"Well, enough," Gia conceded. "So what news do you bring me?" she asked again, pulling a lank strand of gray hair from her face.

"Rumor is that the Dark Twins may be expanding their war, Seer. Word is that theyíre sending an army westward."

"The Dark Twins are preparing to attack the Weave?" gasped Gia.

"Yeah," chuckled Yerthe, "youíd think theyíd learn a lesson from how we beat back the Calders."

"Not if they had help," Gia said.

"Help?" asked Yerthe. "What do you mean?"

"The Magi from Cald had no Weave key, nor any Weave allies. They had no means of moving rapidly through the grass. But if the Dark Twins had someone willing to help them?someone who is angry or upset at all that we've done together?

"The other day I heard Zaya say that sheíd do whatever it took to regain control of us," offered Artyva.

Yerthe looked at the Magi in confusion, and then his face broke into an expression of horror.

"Zaya!" gasped Yerthe. "But?she wouldnít work with the Dark Twins?would she?"

Gia drummed her fingers on her staff and waited.

"She did say 'whatever it took,' right?" asked Ahdar. Artyva nodded.

Gia bowed her head and rested it against her wooden staff. "The question that is left, then," she said quietly, "is how to prevent Zaya from hooking up with this dark army."

At the rear of the assembled Magi, a nondescript but vaguely familiar Magi stepped away from the crowd, and, weaving a path, moved off into the tall grasses.

* * * * *

In the heart of Cald, Rayje walked through the sweltering city of Aragonar toward Barakís estate. When he arrived, he found the warlord leaning against an ornate balcony of hot metal, his mouth working angrily. Rayje cleared his throat to get Barak's attention.

Barak glowered down at him. "Who the Core are you?" he cursed.

"I, warlord, am Rayje," he said.

Barak laughed. "And Iím Gia," he said mockingly. "Rayje is a legend."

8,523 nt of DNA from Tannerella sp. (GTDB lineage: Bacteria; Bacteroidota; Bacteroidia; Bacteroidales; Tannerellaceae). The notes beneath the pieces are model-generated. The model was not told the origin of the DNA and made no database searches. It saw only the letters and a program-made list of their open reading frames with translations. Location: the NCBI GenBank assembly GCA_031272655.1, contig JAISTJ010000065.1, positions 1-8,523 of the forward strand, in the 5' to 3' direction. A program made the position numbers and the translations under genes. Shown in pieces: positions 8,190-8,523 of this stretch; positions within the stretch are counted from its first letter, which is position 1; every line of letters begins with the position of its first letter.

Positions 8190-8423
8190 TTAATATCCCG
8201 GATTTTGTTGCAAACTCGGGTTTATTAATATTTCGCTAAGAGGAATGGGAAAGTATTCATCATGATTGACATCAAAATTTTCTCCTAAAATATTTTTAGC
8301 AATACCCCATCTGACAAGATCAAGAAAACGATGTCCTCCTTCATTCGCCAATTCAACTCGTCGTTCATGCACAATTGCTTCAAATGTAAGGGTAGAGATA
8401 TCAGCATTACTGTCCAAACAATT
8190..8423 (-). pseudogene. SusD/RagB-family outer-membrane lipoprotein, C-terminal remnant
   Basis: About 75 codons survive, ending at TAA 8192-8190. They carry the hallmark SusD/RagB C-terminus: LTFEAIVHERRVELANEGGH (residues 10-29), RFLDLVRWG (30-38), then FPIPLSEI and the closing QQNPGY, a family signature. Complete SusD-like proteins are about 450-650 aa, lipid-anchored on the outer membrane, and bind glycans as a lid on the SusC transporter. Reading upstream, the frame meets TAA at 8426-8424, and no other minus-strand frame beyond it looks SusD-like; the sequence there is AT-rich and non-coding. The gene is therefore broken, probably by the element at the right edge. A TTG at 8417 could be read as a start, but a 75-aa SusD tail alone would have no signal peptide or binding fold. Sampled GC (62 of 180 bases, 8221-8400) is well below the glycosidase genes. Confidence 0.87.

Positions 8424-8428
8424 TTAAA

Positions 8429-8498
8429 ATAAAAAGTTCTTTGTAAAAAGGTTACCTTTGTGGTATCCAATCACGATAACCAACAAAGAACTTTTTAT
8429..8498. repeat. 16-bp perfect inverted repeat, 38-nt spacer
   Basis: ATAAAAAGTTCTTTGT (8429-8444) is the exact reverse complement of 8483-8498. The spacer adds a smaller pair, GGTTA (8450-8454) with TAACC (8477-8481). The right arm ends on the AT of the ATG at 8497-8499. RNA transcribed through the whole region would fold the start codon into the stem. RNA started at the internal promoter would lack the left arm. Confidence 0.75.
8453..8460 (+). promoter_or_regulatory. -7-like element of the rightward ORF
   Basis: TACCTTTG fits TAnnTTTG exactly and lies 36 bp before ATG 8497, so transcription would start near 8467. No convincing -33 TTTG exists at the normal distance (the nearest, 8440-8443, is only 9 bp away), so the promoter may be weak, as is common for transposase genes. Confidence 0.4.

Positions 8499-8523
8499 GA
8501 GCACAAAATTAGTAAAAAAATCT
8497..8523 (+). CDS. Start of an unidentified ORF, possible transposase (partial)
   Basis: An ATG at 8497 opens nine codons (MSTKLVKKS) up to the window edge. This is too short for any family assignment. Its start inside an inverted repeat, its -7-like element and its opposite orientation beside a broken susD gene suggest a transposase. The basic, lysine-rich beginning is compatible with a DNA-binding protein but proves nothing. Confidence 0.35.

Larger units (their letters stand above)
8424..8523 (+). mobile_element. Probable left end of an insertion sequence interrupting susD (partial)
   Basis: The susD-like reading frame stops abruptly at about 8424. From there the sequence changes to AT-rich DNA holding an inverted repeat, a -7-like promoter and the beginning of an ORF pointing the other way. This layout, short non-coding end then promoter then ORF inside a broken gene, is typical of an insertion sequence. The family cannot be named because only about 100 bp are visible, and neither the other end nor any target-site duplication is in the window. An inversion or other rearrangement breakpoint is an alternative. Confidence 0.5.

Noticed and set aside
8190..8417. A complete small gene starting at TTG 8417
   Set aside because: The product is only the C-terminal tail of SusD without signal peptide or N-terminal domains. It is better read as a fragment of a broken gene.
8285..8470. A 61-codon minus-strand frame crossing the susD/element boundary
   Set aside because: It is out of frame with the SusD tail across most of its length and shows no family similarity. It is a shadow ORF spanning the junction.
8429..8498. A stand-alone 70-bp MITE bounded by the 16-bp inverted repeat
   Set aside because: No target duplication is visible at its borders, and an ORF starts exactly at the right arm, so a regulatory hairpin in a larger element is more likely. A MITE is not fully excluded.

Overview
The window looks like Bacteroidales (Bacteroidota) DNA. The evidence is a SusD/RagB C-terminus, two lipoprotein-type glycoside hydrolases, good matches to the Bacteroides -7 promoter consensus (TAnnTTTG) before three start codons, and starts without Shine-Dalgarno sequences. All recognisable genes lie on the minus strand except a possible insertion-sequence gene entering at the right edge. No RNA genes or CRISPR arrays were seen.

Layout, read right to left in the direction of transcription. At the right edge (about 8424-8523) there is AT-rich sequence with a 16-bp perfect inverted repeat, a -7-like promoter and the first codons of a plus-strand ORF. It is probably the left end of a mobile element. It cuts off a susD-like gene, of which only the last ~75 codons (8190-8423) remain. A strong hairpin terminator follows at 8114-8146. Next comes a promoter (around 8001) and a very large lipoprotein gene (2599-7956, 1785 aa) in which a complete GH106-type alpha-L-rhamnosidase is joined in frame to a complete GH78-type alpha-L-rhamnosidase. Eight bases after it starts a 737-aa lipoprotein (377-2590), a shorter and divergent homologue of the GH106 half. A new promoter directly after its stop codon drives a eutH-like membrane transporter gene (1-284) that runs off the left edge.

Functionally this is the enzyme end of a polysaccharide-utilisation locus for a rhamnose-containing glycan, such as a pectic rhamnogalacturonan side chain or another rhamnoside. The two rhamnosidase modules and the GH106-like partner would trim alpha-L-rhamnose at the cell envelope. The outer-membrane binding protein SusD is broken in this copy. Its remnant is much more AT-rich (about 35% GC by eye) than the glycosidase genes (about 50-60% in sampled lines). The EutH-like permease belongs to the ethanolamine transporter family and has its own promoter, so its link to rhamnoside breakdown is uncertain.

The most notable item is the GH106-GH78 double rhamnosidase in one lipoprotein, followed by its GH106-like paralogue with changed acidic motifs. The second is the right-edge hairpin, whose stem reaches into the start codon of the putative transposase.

"While I would not describe myself thus," Rayje answered, "I appreciate the compliment."

"Leave me," said Barak dismissively.

Rayje powered his ring and brought his construct back from the dream plane, conjuring it in such a manner that it held him on the palm of its hand as it rose from the ground.

Barak looked up at the strange Magi, now towering over him atop a colossus that seemed to eclipse the sun.

"Make me," said Rayje.

* * * * *

Magam smiled as a familiar person entered her house. "Good day, warlo?

Barak limped in, favoring one leg, one hand pressed against one of his eyes. He looked like he didnít feel very good at all.

"May I ask, warlord," hazarded Magam, "what?

"Shut up," said Barak testily. Then he gestured to a stranger who followed him in. "Magam, this is Rayje."

"Get out of here!" said Magam, waving one hand with amusement.

"Okay," said the warlord as he quickly exited the house.

The stranger remained, his steely eyes staring at the long-haired ringsmith.

Magamís smile dimmed. "But Rayje is nothing but a legend."

"No, Iím not," said Rayje simply.

"What do you mean?" asked Magam uncertainly, as she cast a nervous glance at the door by which Barak had exited.

"Iím not a nothing-but-a-legend," said the stranger. "Iím not a nothing-but-an anything."

Magam rubbed her forehead with a trembling hand. "Okay, Rayje" she said. "What did the warlord want me to do for you?"

Rayje smiled.

From outside the door, Barak said, "I told you, sheís smart and observant."

"I understand the scroll of fire has been taken," said Rayje. "Show me where it was last seen."

* * * * *

Rayje knelt by the pedestal upon which the scroll of fire had once rested. He sniffed the air as the last glowing motes of his several spells faded away.

"Orothe did this," said Magam bitterly. "Bria was their agent, but they will pay again and again for their arrogance."

Rayje ran his finger along the ground, lifted it, looked at the residue on his fingertip, then rubbed his thumb against his finger and smelled it.

"Bria, yes," he said, "but Orothe, no."

Magam and Barak looked at each other. "What do you mean?" asked Magam.

"What I mean," said Rayje, "is that you need to learn to tell who your real enemies are, and," he added looking pointedly at Barak, "who your real friends are."

"And youíre here to help?" asked Magam hopefully, while Barak flushed with anger and embarrassment.

"I have to help," said Rayje, "for if I donít the whole Moonlands will fall. And it seems like Iím needed here at the moment."

What happens next? Read Part 4 "Hot Water"